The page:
An Inside Look at Alexander Wang’s Playful, Inclusive Social Strategy
With over 6 million social media followers, designer fashion brand Alexander Wang maintains an irreverent, playful, and authentic personality across their social channels. “We like to say that we take our work seriously, but not ourselves,” says social media manager Brooke Bunce, previously of Coveteur and Fuse TV. “The same sort of attitude comes through in our social.”
The brand is most active on Instagram, where eye-catching images are always appreciated, but they also have a presence on Twitter and Facebook. “I like to think of Twitter as a conversation, Facebook as information, Instagram Stories as a short-term narrative, and Instagram as a visual narrative,” says Bunce. When thinking about how Alexander Wang content fits on each platform, “you really have to study your specific audience on each platform and analyze what they want. Sometimes it comes down to choosing a one-word ‘thesis statement’ for each.”
Because AW is a global brand marketing to customers across the world, they also have two Chinese social media platforms, Weibo and WeChat. The content there is “highly specific and targeted for our audience on the other side of the globe.” The AW strategy on those platforms has been a bit of trial-and-error, but Bunce says the successes have led to a more effective strategy overall.
“If (one strategy) doesn’t work, you can build on an idea and try again.
The nature of social is ever-evolving.”
Trial-and-error, like in the case of Weibo and WeChat, is something the Alexander Wang brand embraces. When considering new platforms, they look at how brands and audiences are already using them, but they’re not afraid to carve their own path and try something new. “One huge advantage to working in social media is that you can try new things with relatively low risk,” explains Bunce. “If it doesn’t work, you can build on an idea and try again. The nature of social is ever-evolving, and luckily, our memory is short.” It’s still important, however, to factor in the limitations of your social media resources, and not to get caught up in the pressure to try every new platform. “There isn’t any harm in stepping back and making sure it’s the right fit for your brand,” says Bunce.
One new platform that has been an exceptional fit for the AW brand is Instagram Stories. It enhances their coverage of runway shows and events and helps them give fans a behind-the-scenes look at the brand. “Stories has recently been a chance for us to explore parts of our identity that wouldn’t necessarily live permanently on our other social media channels,” explains Bunce, who has extensive experience using social media at live events from her past roles working in journalism and entertainment.
“To stay ahead of the curve, you have to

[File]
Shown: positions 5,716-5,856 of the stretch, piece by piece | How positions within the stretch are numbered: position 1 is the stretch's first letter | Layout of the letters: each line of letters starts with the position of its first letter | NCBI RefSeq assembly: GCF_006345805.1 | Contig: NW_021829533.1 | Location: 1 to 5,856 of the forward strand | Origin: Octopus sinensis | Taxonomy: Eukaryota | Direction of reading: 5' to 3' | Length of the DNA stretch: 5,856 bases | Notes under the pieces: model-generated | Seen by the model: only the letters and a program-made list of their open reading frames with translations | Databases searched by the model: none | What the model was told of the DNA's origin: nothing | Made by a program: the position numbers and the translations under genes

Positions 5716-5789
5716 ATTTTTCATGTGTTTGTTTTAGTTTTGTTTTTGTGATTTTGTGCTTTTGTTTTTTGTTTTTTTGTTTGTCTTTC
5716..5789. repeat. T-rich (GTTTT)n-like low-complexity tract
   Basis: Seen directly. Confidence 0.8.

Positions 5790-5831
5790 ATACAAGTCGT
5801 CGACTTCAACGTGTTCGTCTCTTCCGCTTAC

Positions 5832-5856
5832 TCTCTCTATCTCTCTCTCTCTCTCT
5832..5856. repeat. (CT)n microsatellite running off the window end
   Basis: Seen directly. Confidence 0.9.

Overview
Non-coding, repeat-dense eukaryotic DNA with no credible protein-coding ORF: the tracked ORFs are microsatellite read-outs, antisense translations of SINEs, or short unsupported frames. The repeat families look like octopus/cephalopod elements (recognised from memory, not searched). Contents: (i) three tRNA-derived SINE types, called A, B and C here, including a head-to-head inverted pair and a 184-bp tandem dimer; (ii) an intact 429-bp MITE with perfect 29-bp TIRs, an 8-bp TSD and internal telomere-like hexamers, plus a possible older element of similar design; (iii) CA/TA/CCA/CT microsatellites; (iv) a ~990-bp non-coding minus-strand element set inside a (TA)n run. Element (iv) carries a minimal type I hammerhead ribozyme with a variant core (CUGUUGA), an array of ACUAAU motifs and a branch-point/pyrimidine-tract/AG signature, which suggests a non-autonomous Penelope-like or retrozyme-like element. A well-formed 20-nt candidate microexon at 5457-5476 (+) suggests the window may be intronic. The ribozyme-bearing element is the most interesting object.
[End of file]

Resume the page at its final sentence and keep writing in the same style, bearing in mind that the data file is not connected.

give people a perspective they won’t find anywhere else.”
“The key thing to keep in mind (when using social at events) is what you can offer people that they can’t find anywhere else.” Bunce advises giving your audience “inside access” to achieve social success at live events. “These days, anyone attending an event with a smartphone can show outsiders what it’s like. To stay ahead of the curve, you really have to give people a perspective they won’t find anywhere else.” She suggests putting yourself in the viewer’s shoes. If you were sitting at home, wishing you were at the event, what would you want to see or engage with? Tailor your event strategy to the viewers at home, and make sure it tells a full, inclusive story – those users don’t have the context that event attendees might have.
Although Alexander Wang is a luxury brand, it’s important to the company that their social media platforms be inclusive to all types of people. “We love clothes, but we don’t think fashion should be limited to a select group of people, and we want our social channels to reflect that.” Sometimes that even means joking about their own brand, as was the case when AW collaborated with @Siduations on an Instagram grid series.
The creator of @Siduations, Sidney Prawatyotin, overlays runway images onto stock images and makes collages, “often to show just how ridiculous fashion can be out of context,” explains Bunce. “To both poke fun at ourselves and further tell the story of our Fall 2018 collection, which was influenced heavily by female CEOs, we worked with Sid to create 5 different images that ‘teach’ our followers how to live like a Wang CEO.”
That focus on storytelling is a key aspect of the Alexander Wang social brand, a priority that stems from the founder himself. “A large part of what we do on social media is try to expose our followers – new and old – to the story behind our brand,” says Bunce. “We also have the added bonus of Alex himself, who is highly engaged on social media and is a large part of why so many people are fans of the label.”
While the brand’s “bottom line” may be to sell clothes, Bunce says, “a larger part of AW’s social initiative is to tell stories about our product. Our brand has so much history, but is also continuing to evolve and change with each new collection.” When measuring social, the team thinks about how social engagement and brand moments can be translated into sales, whether that be online or in one of their stores around the world.
“All social has some sort of purpose,
whether that’s to inform, excite, or tell a story.”
At the end of the day, the most important thing is what matters to their community and followers. “That’s what keeps your accounts healthy,” says Bunce. “Social is the last stop of communication for your brand, no matter what the content is. It’s important to remember that all social has some sort of purpose, whether that’s to inform, excite, or tell a story.”